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Interior happiness

Interior happiness

Terrazzo

Hello dear readers,

How are you? Back to work?
Slowly getting into another rhythm again, after the lock-down?

We were lucky. After two years of looking for a new coffee-table, ours was eventually delivered a few weeks ago. I loved the design of terrazzo, but it was so hard to choose: colors, patterns. Last year we bought two new chairs – pink! – they’re called Little Tulip and my friend from Homepage helped me choose.

As you know by now, I have a bad allergy for boring interiors – and since I am making confessions here anyway, I might as well tell you I’m allergic to boring people as well. Don’t feel offended, I do not mean you, you wouldn’t be reading my blog if you were boring ūüėČ

Sorry! Still have a hard time to focus (yes, yes, if I was a child now, I would be labelled with ADD) So, back to interior choices. Colors make me happy, flowers too. I like the design of terrazzo a lot. First I wanted more pink in it, but that would have been too much with the chairs. So this type has so many different shades of green, terracotta-pinkish and the base is off-white. It matches perfectly with the rest of our interior. It was a good choice!  The foot is lacquered white. The table is designed by my niece.

We all are very happy with the result. The table matches perfectly with the rest of the interior, a mix of colors, materials and of course all the plants. The living room is finished, cosy and comfy. Decorating is what I love to do.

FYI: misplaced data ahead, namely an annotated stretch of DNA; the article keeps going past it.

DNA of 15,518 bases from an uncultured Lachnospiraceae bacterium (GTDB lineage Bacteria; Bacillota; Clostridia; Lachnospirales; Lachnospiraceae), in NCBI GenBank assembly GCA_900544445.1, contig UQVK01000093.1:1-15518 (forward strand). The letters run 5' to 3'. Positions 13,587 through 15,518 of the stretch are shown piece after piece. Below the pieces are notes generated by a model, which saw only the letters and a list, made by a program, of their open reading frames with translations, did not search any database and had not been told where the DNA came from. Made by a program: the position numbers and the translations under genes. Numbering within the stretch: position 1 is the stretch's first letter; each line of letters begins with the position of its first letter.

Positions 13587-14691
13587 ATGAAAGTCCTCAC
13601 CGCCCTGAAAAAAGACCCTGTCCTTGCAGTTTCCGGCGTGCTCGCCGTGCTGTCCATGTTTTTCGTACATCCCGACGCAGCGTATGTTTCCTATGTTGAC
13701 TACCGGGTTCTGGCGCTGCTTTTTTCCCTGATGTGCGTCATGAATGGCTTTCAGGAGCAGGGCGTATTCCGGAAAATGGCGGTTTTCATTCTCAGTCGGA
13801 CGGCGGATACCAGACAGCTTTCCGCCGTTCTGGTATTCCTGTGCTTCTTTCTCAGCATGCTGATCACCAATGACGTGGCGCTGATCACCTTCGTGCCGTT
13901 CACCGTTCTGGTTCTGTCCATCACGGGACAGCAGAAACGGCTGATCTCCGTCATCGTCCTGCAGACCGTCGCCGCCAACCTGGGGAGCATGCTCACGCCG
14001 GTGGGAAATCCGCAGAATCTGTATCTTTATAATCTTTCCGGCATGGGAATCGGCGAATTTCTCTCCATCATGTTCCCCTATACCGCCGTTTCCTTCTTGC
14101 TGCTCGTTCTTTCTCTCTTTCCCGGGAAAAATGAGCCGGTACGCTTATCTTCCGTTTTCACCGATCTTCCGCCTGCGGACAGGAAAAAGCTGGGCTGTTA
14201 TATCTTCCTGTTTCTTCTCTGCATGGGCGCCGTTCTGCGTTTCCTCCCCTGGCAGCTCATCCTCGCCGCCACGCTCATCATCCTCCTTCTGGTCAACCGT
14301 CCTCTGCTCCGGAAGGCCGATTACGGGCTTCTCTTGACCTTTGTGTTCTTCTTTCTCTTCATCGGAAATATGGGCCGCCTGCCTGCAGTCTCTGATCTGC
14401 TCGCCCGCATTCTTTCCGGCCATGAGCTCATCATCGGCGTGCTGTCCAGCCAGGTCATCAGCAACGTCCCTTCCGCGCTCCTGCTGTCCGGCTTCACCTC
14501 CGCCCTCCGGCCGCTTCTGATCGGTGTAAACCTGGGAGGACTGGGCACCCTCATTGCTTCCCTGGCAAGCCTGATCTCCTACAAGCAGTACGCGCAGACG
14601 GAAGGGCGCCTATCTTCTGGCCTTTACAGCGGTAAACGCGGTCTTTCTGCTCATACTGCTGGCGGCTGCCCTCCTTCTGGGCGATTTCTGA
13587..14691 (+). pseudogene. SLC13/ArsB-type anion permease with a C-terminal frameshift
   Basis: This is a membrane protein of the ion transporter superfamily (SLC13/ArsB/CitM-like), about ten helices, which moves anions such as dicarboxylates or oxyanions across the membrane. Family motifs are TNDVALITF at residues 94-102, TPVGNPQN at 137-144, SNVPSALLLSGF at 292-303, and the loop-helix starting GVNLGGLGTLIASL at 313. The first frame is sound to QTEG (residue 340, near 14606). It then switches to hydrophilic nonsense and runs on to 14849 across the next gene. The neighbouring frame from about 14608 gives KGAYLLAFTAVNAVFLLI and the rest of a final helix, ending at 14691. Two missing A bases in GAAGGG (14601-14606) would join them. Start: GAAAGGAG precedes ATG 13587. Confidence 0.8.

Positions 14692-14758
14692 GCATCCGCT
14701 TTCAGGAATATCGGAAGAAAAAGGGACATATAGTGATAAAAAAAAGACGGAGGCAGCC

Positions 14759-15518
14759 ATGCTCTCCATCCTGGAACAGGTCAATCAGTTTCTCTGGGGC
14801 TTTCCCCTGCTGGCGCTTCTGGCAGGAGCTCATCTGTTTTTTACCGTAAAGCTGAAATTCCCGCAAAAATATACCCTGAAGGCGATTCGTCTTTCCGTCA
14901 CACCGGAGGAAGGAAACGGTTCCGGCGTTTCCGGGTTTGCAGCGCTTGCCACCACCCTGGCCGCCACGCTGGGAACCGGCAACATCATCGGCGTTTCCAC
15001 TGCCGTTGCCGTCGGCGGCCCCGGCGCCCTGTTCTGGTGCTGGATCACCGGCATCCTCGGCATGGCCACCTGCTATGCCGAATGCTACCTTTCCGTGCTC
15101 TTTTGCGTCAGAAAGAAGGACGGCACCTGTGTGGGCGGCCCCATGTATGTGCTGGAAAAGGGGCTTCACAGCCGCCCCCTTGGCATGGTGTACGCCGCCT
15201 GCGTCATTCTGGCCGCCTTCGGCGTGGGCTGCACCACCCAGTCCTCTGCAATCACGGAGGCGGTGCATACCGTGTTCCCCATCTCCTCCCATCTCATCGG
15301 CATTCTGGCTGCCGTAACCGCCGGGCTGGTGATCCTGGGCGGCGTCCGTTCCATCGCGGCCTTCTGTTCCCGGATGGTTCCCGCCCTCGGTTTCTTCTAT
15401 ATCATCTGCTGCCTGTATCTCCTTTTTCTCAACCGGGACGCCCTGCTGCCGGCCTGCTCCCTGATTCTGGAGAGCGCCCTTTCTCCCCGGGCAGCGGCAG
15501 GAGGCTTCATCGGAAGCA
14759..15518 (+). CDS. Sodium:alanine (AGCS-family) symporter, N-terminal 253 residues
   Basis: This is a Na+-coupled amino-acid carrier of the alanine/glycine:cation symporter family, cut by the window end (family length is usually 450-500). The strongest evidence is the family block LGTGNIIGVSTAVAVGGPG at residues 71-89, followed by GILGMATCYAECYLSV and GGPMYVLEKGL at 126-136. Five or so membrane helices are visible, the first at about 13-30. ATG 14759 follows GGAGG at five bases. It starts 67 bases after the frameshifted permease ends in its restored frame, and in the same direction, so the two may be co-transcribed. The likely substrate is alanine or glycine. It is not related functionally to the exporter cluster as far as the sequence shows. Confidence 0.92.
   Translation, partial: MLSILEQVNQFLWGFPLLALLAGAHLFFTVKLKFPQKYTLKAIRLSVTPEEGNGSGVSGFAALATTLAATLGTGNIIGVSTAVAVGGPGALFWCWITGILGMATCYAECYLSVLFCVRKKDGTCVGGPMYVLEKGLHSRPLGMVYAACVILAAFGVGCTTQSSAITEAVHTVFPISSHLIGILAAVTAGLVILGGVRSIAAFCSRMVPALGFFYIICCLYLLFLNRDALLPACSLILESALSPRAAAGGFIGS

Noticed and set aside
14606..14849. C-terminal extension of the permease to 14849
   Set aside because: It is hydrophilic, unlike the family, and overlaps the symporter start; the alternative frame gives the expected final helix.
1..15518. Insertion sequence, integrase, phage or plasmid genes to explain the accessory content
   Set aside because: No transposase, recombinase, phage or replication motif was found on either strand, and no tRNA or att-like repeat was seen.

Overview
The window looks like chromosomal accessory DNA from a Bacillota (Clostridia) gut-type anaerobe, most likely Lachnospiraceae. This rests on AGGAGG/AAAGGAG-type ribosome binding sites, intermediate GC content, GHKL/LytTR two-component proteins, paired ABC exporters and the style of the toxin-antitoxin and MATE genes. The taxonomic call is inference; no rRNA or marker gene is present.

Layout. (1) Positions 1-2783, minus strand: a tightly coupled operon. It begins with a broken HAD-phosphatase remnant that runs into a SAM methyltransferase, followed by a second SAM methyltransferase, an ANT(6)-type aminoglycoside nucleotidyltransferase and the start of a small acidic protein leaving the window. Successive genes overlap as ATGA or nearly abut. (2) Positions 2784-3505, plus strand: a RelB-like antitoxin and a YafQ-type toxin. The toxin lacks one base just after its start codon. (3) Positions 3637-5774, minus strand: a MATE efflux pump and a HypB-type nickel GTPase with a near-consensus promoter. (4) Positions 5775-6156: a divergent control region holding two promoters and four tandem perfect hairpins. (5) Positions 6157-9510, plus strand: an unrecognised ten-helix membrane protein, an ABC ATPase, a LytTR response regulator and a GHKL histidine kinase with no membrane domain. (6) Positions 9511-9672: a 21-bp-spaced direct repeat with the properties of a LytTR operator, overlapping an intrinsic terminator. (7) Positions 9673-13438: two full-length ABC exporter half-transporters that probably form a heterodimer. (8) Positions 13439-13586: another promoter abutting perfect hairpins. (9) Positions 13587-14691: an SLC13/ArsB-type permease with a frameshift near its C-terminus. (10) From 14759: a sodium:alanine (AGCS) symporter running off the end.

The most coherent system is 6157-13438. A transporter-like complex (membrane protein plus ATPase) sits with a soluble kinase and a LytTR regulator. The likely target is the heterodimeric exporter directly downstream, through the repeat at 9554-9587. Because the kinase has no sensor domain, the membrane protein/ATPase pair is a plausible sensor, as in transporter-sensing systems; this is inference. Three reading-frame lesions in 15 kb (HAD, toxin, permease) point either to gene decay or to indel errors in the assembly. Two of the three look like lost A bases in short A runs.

What do you think?

But! I am not finished with decorating, nono. One of the most fun things to do these past months in lockdown, was scrolling and searching online for ideas and putting them on the Pinterest board of our new project. What is it about? It is again in the tourism business, but here in Belgium. I will do the decorating part, with the help of the family. To be continued ūüėČ

So long, Sophie

PS: a sneak preview


Interior happiness

Architecture in Paris

Hi there,

Best wishes for 2020!

Did you celebrate well?
What are your resolutions? If you have any, tell me!
Do you want to know mine?

Well, be happy of course. Be happy with small things and precious moments with friends & family. Meet other people, or maybe really see and get to know people and treasure them for who they are. Listen. Embrace the uniqueness and try to not to focus too much on the differences that are upsetting. Be good and be patient. But not too tolerant, no, not tolerant for injustice. See the humor of awkward situations. Laugh a lot, laugh out loud, with tears if necessary. Be grateful.

I started this blogpost at the beginning of December. And then time just faded away. We left for Mexico in the middle of December, to visit Oldest and his girlfriend. X-mas was wonderful, our family gathered on the beach.

In November we went to Paris, my two sisters and I. It was a late present for my sister, whose birthday party was half a year ago.